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Feb 25

Relaxation Techniques for Depression


By Diana Rodriguez
Medically reviewed by Pat F. Bass III, MD, MPH
People with depression often struggle with more emotional weight than depression alone. Depression and anxiety often go hand-in-hand, and stress can also challenge your emotional health. When anxiety and stress build up, they can affect your depression symptoms and make them more difficult to manage. Some simple relaxation techniques may help you escape your stress and anxiety, as well as better manage your depression.
How Relaxation Helps Depression

Caring for all aspects of your emotional health is important for managing depression, and that means easing stress and anxiety, too. A daily dose of relaxation may be just what the doctor ordered.

“Relaxation can help just about anybody,” says Jennifer L. Payne, MD, PhD, assistant professor and co-director of the Women’s Mood Disorders Center at The Johns Hopkins Hospital in Baltimore.

Anxiety, which is common in people who have depression, can make people feel tense. The anxiety can be severe, says Dr. Payne, and may even lead to panic attacks.

“Certainly when someone is depressed, much of their outlook is negative,” adds Payne. “Relaxation techniques can help with that; it can bring people down a notch so that they’re not so anxious or negative.” Relaxation techniques such as meditation, massage, and exercise can also release endorphins, which are chemicals in the body that relieve pain and are thought to elevate your mood.

Relaxation also benefits your physical health. “It’s another tool to combat those physical effects of depression,” Payne says.

Relaxation techniques may even help prevent depression in some people. According to Payne, “Environmental stress can trigger depressive episodes, so if you have a genetic predisposition to depression, and you go through a stressful time, you are more likely to have a depressive episode. Learning how to control your stress levels may help prevent depressive episodes.”

Relaxation Techniques for Depression

Which relaxation techniques will be most effective for improving emotional health depends on the person, says Payne. Some people find a massage or pedicure to be calming, while those activities could actually cause stress for someone who doesn’t enjoy them. Your relaxation technique doesn’t have to be complicated — anything that makes you unwind and feel good will benefit your emotional health.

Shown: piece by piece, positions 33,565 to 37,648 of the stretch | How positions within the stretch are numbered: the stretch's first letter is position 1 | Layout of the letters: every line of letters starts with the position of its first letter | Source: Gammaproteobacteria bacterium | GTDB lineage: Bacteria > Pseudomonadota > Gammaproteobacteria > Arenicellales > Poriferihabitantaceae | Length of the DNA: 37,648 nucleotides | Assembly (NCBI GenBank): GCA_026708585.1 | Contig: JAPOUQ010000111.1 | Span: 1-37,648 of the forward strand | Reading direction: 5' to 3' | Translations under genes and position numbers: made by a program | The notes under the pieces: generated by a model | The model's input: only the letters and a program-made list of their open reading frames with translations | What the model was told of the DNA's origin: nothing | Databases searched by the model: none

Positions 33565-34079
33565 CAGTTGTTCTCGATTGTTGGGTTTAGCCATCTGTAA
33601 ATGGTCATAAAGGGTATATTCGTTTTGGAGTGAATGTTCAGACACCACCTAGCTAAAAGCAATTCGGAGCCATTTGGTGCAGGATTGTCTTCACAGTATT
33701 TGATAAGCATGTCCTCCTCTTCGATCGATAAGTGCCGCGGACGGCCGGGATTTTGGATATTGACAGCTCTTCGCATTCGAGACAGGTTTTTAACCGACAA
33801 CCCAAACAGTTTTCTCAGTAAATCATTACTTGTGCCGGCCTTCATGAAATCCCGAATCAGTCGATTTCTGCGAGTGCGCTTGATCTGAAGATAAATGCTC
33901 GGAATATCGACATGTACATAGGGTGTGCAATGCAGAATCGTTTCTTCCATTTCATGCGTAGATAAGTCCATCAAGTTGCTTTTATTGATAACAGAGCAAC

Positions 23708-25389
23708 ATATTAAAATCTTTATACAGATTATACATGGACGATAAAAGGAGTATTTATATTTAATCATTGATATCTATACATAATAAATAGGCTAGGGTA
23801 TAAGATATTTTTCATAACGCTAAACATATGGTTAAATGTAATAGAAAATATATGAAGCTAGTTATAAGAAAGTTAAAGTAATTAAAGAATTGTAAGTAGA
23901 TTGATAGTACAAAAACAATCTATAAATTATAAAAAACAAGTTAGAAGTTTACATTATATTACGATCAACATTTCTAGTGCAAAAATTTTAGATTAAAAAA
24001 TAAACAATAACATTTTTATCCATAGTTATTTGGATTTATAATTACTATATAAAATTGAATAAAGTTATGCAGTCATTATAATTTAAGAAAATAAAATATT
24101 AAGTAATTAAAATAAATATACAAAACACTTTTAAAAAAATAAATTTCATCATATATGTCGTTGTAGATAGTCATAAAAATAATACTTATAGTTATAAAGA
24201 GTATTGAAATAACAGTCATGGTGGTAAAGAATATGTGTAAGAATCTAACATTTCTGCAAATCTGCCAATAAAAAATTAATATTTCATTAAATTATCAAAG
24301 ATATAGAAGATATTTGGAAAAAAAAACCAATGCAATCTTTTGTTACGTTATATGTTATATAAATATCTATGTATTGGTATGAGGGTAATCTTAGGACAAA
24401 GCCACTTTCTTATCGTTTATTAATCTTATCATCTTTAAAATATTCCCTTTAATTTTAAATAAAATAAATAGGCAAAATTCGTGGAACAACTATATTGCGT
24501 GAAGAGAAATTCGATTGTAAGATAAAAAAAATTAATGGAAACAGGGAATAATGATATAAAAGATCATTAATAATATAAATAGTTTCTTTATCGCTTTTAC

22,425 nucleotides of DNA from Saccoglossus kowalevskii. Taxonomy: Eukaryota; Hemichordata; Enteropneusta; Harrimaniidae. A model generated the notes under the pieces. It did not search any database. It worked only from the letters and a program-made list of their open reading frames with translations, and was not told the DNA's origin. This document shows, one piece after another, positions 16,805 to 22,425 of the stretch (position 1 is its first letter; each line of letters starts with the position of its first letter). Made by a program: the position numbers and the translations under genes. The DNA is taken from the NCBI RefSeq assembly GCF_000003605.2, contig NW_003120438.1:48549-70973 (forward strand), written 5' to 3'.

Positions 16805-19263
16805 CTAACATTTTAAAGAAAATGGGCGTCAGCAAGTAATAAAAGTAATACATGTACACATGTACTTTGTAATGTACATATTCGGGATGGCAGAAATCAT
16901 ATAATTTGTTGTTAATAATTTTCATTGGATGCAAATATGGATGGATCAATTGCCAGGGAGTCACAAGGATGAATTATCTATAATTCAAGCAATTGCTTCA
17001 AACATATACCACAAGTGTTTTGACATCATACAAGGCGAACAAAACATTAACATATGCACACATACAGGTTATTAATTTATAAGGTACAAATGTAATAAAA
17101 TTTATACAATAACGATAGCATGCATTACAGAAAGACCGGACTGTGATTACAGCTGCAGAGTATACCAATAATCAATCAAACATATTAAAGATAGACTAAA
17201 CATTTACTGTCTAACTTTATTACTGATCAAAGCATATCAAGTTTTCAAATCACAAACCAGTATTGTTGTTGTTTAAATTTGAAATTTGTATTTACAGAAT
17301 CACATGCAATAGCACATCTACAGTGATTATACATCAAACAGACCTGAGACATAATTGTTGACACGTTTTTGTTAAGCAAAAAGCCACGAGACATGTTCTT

Here are some relaxation techniques known to help ease depression and anxiety. Try the ones that appeal to you, and discover which ones deliver the most stress relief.

Deep breathing. Deep, slow breathing can help you release anxiety and relax from head to toe. Try it at set times throughout the day or whenever you feel stress building. Combine deep breathing with meditation for even greater relaxation, stress relief, and focus.
Exercise. This is a great relaxation technique, says Payne, and it offers great physical health benefits, too. Yoga is a particularly beneficial therapy because it focuses on meditation, balance, deep breathing, and relaxation all at the same time.
Surround yourself with scents. Some people find certain pleasant aromas very relaxing. Known as aromatherapy, this technique can be as simple as lighting a candle scented with a favorite fragrance.
Take a vacation in your mind. Called visual or guided imagery, this relaxation technique uses your imagination to carry yourself away from daily stress. Picture yourself in a serene, peaceful place that makes you happy. Take time to experience all the sensations in your mind.
Warm up. Treat yourself to a long, luxurious soak in a bubble bath or lose yourself in the steam of a hot shower. Even sipping on a mug of hot coffee, tea, or cocoa can be soothing.
Scribble out your stress. If something’s bothering you and you just need to get it off your chest, a diary or journal can be your best friend. Take a few moments each day — or any time you feel down or stressed — to write about your fears, concerns, or frustrations.

Everyone’s idea of relaxation is different. It doesn’t matter what you do to relieve stress as long as it helps you feel better. Make time each day for a short respite, something that you look forward to and that will leave you feeling more hopeful as you face the rest of your day.

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